Knight explained in the letter that the reason the administration’s lawyers lacked a former declaration from her in the court fight was that she refused to sign one.
“Over the course of five days and a total of 18 hours of meetings, a rotating cast of Justice Department and White House attorneys tried to persuade Ms. Knight to sign a declaration they wanted to file with their lawsuit against Ambassador Bolton,” Wainstein wrote. She was unwilling to sign a statement that “glossed over the irregular aspects of the prepublication review,” he said.
In her filing, Knight indicated she had been content to remain on the sidelines amid the public spectacle of the lawsuit but changed her mind upon seeing declarations by her former superiors that she had somehow botched the review process and jeopardized national security.
Knight, a career National Archives official, also suggested that her career has been derailed by the entire episode. Though she said she had been assured that she would be offered a staff position at the National Security Council when her detail to the NSC expired in August, she was informed after her refusal to bend to White House pressure that she was being returned to her previous agency.
“Following her refusal on June 16 to sign a declaration concerning the Bolton litigation, Ms. Knight’s interaction with her leadership and NSC Legal all but ceased until June 22, when she received an automated email advising her that her detail would end in 60 days,” the letter said.
Lamberth ultimately rebuffed the government’s effort to block publication of the book, concluding that such an effort would be futile since many members of the media had review copies and some had already reported on it. But the judge delivered a brutal broadside to Bolton, suggesting he’d been reckless and perhaps even criminal in giving the go-ahead for publication without obtaining final clearance from the White House.
While Knight’s account is sharply critical of a series of White House officials, Bolton does not emerge entirely unscathed.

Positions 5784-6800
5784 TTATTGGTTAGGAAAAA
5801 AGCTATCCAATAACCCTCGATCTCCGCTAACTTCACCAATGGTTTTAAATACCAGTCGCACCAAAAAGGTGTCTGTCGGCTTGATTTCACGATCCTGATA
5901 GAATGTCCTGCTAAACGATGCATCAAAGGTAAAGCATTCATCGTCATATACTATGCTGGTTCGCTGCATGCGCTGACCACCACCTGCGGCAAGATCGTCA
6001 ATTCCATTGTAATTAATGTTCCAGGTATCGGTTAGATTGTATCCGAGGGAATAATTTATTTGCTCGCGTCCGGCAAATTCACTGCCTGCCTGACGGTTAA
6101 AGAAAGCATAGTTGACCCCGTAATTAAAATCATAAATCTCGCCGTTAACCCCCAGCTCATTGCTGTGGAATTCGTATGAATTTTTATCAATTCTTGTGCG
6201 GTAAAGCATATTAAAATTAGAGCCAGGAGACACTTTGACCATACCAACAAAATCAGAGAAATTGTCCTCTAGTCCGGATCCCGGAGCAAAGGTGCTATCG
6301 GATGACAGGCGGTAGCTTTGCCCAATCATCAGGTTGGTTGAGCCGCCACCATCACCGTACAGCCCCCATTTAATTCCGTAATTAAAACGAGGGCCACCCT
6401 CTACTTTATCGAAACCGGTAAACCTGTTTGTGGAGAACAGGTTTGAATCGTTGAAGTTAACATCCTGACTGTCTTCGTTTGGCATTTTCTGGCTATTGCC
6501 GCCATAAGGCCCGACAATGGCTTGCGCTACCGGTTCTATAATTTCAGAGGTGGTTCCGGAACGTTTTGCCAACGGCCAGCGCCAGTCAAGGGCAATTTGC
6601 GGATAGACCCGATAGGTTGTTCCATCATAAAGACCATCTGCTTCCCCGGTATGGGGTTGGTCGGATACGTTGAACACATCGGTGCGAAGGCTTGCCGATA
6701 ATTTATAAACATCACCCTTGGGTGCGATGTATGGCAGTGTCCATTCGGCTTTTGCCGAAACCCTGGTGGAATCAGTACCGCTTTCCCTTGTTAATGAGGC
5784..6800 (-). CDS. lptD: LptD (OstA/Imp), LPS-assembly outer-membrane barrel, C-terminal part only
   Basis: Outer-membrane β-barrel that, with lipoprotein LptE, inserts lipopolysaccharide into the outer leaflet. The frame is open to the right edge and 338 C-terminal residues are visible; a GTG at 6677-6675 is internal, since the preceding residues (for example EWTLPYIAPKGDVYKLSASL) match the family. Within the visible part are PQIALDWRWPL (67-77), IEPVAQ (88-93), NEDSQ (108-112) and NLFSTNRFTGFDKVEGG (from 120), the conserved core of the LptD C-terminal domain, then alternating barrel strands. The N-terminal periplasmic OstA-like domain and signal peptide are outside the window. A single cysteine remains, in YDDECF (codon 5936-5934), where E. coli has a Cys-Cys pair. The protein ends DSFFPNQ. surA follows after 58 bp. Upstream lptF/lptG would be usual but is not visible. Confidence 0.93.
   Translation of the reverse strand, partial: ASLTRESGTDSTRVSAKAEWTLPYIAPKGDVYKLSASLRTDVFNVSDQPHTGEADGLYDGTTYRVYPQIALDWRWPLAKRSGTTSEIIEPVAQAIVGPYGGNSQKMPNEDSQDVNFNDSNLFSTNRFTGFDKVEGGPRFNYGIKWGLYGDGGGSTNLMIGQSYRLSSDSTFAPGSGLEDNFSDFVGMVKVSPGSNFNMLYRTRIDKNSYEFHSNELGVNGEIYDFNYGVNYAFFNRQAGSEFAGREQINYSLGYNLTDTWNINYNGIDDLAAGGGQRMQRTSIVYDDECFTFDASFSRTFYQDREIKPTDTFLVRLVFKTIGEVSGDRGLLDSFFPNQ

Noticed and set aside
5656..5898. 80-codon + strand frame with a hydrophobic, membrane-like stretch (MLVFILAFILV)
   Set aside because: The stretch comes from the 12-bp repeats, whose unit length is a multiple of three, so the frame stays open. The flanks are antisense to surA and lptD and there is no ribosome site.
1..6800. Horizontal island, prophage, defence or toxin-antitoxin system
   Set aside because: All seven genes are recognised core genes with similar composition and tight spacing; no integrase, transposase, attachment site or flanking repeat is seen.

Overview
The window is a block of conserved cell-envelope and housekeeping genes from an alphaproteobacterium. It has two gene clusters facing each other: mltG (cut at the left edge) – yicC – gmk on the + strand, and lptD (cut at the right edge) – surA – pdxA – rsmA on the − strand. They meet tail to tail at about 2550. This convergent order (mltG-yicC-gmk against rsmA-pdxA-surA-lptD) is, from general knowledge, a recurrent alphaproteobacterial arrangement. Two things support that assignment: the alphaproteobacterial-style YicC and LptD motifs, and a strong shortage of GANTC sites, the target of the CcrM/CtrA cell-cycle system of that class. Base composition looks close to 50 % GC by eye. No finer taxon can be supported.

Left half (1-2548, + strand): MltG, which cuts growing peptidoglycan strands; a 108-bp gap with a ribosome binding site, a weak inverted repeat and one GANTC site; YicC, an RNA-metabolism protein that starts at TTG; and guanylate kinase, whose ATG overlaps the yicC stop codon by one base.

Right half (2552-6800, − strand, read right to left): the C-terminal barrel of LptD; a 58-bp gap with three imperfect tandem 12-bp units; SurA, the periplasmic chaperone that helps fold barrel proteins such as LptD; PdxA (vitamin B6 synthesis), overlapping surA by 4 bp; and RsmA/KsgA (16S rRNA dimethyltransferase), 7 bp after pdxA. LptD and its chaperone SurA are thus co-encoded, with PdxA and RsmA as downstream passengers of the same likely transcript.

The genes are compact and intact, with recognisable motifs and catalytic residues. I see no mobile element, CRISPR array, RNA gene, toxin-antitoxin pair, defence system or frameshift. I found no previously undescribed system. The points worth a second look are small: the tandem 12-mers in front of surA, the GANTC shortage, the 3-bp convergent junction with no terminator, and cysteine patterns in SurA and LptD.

The letter from her attorney says Bolton worked in “good faith overall” during the review, but also says he was “gruff and demanding and expressed frustration at times during the process.” She concluded, though, that his intentions were to see the process through.
In a footnote, Knight’s attorney also mentions that she raised concerns at one point that the level of detail in Bolton’s book suggested he had access to notes that were classified presidential records and “should have been returned to the NSC.” Bolton has said he destroyed the notes, the letter observes, without elaborating on any potential legal ramifications of that move.
Knight also made clear in the letter that she was not endorsing Bolton’s unusual decision to lay bare the details of his time working for President Donald Trump less than a year after leaving the White House, but felt the former national security adviser had a “constitutional right to do so in accordance with the prepublication rules.”
Wainstein, who served as the first head of DOJ’s National Security Division, sent the letter Tuesday to the lawyers on both sides of the suit in which the government is now seeking to confiscate the proceeds from Bolton’s book. Bolton’s attorneys promptly filed it publicly in the court docket Wednesday morning.
Daniel Lippman contributed to this report.